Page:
Since 2012, the Wilson sisters have worked with 27 mustered Kaimanawa horses and a 17-year-old rescue stallion who was destined for slaughter, with the aim of helping them transition well to domestication while raising public awareness about the plight of these wonderful animals. Through the top-rating reality TV show Keeping Up With the Kaimanawas, the documentary Wind Eaters directed and filmed by Amanda, and Kelly’s best-selling novels For the Love of Horses and Stallion Challenges, they have made Kaimanawas a household name in New Zealand. New Zealand’s Kaimanawa horses are found on the North Island’s central plateau. Descended from army horses, farm escapees and those ditched on the roadside, Kaimanawa herds now roam free on the Kaimanawa Ranges. Unfortunately, herd numbers outweigh the food sources available, and every second year the Department of Conversation musters up to 200 of the horses to keep the numbers at around 300. The horses are re-homed if possible – or sent directly to slaughter if there are not enough homes available. At one time the majority of the Kaimanawas mustered were sent to the abattoir, but in recent years the increased publicity the Wilson sisters have helped generate has made a huge difference. In the 2016 muster, every horse was saved from slaughter – the first time this has ever happened in over 20 years of mustering. Follow our journey with the Kaimanawas from the latest muster here.
Vicki, Kelly and Amanda, along with two of their friends, Kirsty and Alexa, were based in America for four months in 2015 to tame wild Mustangs for the Extreme Mustang Makeover. This prestigious event attracted some of America’s best horse trainers, with a total of 38 trainers being assigned mares to train. Once, two million wild horses roamed the West – now only 30,000 can be found on public lands. Each year, ‘excess' wild Mustangs and Burros are mustered and – because of an anti-slaughter policy and a lack of people interested in re-homing them – are stockpiled in government holding facilities run by the Bureau of Land Management (BLM). Since 1971, when the United States Congress first recognised Mustangs as ‘living symbols of the historic and pioneer spirit of the West’, over 270,000 wild horses have been removed from the range despite the outrage of activists. Today, 35 years on, 50,000 wild horses are currently languishing in holding facilities across America, costing taxpayers US$80 million a year to feed and manage. Only a fraction of these are adopted. In 2007, in a bid to raise public awareness and increase re-homing rates, the Mustang Heritage Foundation (MHF) launched the Extreme Mustang Makeover (EMM), a national training incentive very similar to New Zealand's Kaimanawa Stallion Challenges. Over 5000 horses have been saved through this programme – but each year thousands more are captured, and supply continues to outstrip demand. The majority of these captive Mustangs will end their lives in the holding facilities – a far from ideal existence for these once-wild horses. Nothing seems about to change: the musters keep happening, wild Mustangs end up being held captive, and good horses are wasting away in prison-like environments. During the 100 days of taming their assigned Mustangs for the event, the Wilson sisters and their friends travelled 5000 miles by road, riding through National Parks in nine western states (Montana, Wyoming, Utah, Idaho, Oregon, Nevada, Arizona, New Mexico and Colorado) in search of adventure. Only two of the five Mustangs were eventually able to compete in the event, due to soundness issues with the horses, but these two finished 2nd and 6th overall in the Extreme Mustang Makeover – in competition with some of America’s top wild horse trainers. The entire journey was captured on camera for a new documentary, Mustang Ride, which is due out together with the book of the same title in late 2016. Vicki, Kelly and Amanda hope that their work with the Mustangs will inspire the re-homing of horses from the BLM yards. The sisters are campaigning to improve horse welfare on a global scale, hoping to make a difference by setting a positive example and educating people about the talent and trainability of these horses. Follow our journey with the Mustangs here.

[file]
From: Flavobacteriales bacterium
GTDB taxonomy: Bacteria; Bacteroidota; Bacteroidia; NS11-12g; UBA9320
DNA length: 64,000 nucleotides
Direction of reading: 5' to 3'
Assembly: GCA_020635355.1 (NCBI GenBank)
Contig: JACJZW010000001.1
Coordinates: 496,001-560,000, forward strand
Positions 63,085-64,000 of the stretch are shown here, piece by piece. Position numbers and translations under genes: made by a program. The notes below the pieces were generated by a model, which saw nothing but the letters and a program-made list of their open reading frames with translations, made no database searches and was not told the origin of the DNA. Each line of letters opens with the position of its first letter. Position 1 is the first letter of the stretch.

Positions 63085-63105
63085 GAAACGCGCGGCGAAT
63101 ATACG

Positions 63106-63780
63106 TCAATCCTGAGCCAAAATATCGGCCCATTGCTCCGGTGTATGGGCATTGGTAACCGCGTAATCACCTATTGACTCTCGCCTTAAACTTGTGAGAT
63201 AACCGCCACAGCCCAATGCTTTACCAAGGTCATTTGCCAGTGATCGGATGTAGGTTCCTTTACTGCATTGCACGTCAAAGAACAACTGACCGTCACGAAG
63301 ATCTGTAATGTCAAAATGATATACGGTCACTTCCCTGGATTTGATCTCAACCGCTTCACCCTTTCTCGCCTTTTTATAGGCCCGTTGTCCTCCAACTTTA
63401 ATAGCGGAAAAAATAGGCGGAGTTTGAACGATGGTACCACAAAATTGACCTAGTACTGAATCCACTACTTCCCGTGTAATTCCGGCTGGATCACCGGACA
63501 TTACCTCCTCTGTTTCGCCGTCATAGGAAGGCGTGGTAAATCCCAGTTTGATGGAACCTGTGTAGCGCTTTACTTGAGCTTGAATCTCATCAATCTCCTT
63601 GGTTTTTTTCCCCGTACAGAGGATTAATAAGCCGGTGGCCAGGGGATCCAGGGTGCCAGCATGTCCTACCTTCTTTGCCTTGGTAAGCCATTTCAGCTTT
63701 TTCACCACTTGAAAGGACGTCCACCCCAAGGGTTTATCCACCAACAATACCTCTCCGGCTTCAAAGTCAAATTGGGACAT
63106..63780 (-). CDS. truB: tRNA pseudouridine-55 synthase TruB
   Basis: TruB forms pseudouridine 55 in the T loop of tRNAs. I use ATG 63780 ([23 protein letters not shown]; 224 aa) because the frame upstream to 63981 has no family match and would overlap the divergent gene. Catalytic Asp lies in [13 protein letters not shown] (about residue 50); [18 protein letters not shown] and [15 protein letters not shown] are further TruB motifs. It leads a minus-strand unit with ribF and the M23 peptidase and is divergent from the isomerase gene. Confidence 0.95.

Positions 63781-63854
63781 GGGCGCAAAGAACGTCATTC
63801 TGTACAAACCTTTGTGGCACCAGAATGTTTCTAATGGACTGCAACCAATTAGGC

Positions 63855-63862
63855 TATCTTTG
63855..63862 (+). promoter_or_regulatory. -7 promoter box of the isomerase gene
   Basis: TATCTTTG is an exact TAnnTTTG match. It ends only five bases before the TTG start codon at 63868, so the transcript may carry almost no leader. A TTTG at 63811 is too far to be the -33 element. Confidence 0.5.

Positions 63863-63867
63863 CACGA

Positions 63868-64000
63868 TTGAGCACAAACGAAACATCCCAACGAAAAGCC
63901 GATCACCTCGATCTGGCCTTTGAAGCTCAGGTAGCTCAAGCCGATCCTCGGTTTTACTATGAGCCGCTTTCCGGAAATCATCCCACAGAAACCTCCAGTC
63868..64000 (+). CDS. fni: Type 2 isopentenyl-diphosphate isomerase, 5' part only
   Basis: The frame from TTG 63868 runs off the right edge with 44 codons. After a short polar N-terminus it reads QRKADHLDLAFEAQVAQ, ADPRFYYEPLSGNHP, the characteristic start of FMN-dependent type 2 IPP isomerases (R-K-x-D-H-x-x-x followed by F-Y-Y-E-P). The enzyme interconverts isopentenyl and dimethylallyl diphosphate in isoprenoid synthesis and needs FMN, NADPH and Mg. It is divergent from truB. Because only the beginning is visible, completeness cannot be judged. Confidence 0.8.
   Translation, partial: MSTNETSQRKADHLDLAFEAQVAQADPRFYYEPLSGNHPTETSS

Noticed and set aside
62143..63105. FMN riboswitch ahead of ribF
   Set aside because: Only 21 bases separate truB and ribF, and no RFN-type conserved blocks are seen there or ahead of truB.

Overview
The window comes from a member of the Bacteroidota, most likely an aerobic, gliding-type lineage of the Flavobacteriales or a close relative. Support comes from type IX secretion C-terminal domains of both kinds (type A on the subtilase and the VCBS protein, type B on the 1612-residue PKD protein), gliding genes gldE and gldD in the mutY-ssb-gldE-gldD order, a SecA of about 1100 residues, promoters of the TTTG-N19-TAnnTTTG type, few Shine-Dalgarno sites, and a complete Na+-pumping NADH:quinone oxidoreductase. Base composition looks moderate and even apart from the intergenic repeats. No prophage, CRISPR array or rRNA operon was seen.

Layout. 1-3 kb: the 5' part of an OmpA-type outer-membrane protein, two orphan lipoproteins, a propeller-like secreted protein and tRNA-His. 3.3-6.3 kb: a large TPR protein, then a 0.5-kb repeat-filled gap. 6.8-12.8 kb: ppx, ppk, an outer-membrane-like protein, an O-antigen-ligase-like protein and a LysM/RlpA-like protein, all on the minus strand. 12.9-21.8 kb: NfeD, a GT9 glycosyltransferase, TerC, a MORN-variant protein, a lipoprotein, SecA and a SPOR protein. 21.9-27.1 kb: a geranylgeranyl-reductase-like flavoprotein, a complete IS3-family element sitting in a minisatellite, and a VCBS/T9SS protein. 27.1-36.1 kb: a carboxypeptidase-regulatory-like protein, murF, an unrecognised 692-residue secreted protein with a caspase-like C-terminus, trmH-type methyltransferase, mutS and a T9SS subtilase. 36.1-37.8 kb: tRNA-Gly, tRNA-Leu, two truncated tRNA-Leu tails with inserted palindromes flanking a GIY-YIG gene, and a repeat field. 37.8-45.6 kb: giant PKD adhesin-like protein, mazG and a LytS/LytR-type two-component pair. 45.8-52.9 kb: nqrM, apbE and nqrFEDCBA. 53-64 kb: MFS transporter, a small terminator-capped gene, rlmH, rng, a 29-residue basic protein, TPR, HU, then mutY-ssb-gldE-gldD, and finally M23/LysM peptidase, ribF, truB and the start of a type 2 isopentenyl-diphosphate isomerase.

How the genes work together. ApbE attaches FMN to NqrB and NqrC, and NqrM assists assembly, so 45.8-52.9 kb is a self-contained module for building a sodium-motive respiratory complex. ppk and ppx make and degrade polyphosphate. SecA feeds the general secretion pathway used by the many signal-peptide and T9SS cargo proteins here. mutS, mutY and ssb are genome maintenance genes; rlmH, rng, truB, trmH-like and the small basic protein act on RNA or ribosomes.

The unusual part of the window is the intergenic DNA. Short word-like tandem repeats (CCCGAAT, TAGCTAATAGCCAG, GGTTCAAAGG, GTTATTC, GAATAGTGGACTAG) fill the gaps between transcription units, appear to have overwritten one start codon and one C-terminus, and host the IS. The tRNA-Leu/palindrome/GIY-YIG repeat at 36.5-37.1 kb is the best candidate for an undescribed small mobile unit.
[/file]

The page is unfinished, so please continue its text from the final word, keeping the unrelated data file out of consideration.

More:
In 2016 the Wilson sisters received an invitation to compete in the Australian Brumby Challenge, a similar event to both the Kaimanawa Stallion Challenges and the Extreme Mustang Makeover. Vicki, Kelly and Amanda were already aware that the management of the wild Brumby population was highly controversial, but the invitation led them to rearrange their lives so that they could dedicate the winter of 2016 to taming wild Brumbies and learning more about their plight. With an estimated 400,000 to 1 million wild horses in Australia, the sheer numbers of horses captured and culled each year is hard to comprehend. Each year, tens of thousands of Brumbies are meeting undesirable ends – an uncontrolled number of horses are slaughtered for meat, others are shot down during aerial culls, and yet others are severely traumatised during the infamous ‘Brumby running’ where the horses are chased until they are too exhausted to continue, then caught by roping. Only 20 trainers throughout Australasia are asked to compete in the Brumby Challenge each year, and Vicki, Kelly and Amanda feel honoured to be the first New Zealanders asked to participate. As part of the 150-day challenge, which concludes in November at Equitana Melbourne 2016, the Wilson sisters have been assigned three wild Brumby mares who they began training on 19 June. Follow our journey with the Brumbies here.